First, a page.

Inflammatory Bowel Disease and Obstructive Pulmonary Disease: A Two-way Association?

Zergham AS1, Sekhon AK1, Mebasher A1, Tserenpil G1, Malik BH1. Cureus. 2020 Jan 31;12(1):e6836. doi: 10.7759/cureus.6836.


Author information

Internal Medicine, California Institute of Behavioral Neurosciences and Psychology, Fairfield, USA.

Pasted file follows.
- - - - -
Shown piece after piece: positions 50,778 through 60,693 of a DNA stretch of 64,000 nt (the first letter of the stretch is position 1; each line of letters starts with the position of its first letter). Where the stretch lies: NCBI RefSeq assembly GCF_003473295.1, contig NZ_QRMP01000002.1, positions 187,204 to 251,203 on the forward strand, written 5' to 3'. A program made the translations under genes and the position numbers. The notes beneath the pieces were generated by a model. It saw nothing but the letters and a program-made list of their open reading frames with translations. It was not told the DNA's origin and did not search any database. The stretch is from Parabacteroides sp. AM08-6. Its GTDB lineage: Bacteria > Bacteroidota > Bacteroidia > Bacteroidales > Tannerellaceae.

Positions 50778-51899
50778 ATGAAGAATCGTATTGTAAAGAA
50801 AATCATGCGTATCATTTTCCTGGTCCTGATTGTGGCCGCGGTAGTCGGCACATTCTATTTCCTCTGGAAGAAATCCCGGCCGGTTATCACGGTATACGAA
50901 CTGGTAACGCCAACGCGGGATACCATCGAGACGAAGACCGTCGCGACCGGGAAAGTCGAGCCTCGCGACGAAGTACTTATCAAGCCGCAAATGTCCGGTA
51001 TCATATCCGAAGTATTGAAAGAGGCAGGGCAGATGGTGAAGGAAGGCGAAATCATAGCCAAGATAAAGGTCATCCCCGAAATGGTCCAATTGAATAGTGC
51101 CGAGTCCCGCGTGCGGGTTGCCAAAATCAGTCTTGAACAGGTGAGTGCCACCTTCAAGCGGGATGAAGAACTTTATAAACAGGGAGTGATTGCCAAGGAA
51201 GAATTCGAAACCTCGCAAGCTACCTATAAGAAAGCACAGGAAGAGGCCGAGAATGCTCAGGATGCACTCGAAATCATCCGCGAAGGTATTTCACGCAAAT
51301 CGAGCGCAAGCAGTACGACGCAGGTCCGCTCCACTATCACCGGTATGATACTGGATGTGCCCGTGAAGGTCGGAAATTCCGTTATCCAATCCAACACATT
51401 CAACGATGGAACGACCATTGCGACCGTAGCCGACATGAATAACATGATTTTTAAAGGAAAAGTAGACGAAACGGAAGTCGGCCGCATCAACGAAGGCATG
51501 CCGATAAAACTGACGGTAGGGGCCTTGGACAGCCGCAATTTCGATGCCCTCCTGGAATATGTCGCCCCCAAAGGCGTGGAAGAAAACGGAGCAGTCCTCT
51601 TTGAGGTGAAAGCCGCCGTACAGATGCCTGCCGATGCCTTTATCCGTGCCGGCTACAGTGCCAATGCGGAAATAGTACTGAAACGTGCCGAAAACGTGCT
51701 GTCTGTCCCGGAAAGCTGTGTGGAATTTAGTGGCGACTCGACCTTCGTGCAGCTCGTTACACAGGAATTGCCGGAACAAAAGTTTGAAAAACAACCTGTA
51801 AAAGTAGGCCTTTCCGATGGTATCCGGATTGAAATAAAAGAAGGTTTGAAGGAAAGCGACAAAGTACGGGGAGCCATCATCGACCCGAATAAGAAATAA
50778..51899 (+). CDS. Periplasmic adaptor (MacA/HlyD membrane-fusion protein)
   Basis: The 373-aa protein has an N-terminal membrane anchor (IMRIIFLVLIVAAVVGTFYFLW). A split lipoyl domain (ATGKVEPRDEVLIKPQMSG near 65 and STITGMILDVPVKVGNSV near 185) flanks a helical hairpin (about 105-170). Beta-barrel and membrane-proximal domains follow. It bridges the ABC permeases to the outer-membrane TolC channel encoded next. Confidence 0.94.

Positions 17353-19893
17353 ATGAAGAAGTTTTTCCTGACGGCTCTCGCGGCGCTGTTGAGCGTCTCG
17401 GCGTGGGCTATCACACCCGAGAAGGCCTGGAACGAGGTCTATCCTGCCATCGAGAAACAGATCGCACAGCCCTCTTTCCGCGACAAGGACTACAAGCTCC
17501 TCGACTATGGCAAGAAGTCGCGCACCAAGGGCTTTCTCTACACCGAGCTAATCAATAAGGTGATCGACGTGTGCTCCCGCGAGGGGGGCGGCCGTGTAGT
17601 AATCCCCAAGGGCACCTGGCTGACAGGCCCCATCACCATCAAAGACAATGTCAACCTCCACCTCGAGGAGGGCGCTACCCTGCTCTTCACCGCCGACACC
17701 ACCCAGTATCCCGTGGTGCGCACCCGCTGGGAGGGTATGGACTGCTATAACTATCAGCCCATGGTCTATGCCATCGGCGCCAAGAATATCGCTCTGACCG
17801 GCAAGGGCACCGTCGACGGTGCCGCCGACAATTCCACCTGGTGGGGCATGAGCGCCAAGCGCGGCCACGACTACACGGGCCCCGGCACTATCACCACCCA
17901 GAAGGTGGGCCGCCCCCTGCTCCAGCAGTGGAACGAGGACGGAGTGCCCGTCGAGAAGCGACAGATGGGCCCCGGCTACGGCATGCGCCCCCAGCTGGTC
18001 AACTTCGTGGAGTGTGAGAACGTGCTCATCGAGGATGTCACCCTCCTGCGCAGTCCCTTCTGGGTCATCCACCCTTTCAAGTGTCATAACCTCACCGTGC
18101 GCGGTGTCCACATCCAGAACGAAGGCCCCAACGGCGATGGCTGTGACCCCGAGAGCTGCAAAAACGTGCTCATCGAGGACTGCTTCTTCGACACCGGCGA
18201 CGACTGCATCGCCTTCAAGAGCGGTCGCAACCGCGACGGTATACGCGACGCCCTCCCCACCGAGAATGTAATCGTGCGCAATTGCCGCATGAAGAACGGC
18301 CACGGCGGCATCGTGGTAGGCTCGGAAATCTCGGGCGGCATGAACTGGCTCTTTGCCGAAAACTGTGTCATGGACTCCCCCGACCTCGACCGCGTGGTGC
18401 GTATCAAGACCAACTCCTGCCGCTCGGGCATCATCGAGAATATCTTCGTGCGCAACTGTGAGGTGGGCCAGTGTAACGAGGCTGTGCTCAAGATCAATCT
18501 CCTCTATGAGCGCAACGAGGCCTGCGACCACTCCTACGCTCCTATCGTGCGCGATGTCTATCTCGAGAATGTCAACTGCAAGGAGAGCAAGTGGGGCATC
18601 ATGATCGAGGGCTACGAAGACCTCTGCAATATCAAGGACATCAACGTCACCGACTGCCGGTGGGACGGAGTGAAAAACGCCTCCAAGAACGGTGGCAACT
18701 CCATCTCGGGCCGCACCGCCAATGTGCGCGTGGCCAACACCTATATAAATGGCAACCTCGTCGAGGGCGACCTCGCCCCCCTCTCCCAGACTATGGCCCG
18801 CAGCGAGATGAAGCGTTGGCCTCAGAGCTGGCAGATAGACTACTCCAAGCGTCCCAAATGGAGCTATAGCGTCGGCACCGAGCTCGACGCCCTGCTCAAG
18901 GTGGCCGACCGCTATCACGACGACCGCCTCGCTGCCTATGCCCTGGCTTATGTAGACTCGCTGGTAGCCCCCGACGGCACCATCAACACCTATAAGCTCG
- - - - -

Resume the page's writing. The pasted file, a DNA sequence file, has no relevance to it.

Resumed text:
Inflammatory bowel diseases (IBD) is an umbrella term that covers both ulcerative colitis (UC) and Crohn's disease(CD), which are chronic inflammatory conditions of the gastrointestinal system. Airway diseases are one of the most commonly studied manifestations of IBD. It is observed that populations with pre-existing obstructive pulmonary conditions are at higher risk of new-onset IBD. This newly documented evidence of increased incidence of IBD among patients with pulmonary diseases and the higher than the estimated prevalence of pulmonary diseases among IBD sufferers support the hypothesis of a two-way association. This review article focuses on summarizing the current knowledge and available evidence regarding the association between IBD and obstructive pulmonary diseases such as chronic obstructive pulmonary disease (COPD), emphysema, bronchiectasis, and asthma. We utilized PubMed as the primary search source and database and included the free full-text articles available on it, published over the past five years. We reviewed literature from multiple regions of the world, such as the US, UK, China, and Canada and compiled this traditional review article utilizing the information collected from 4,966,459 patients. Specifications such as age and gender were not mentioned in all articles. This review will serve to strengthen the existing research database concerning the relationship between IBD and obstructive pulmonary diseases. It will help to highlight the significance of the two-way association between IBD and obstructive pulmonary disease and the importance of treating these two conditions simultaneously. It will also raise awareness about the importance of timely detection of IBD and associated airway complications, leading to decreased disease burden and the treatment cost.

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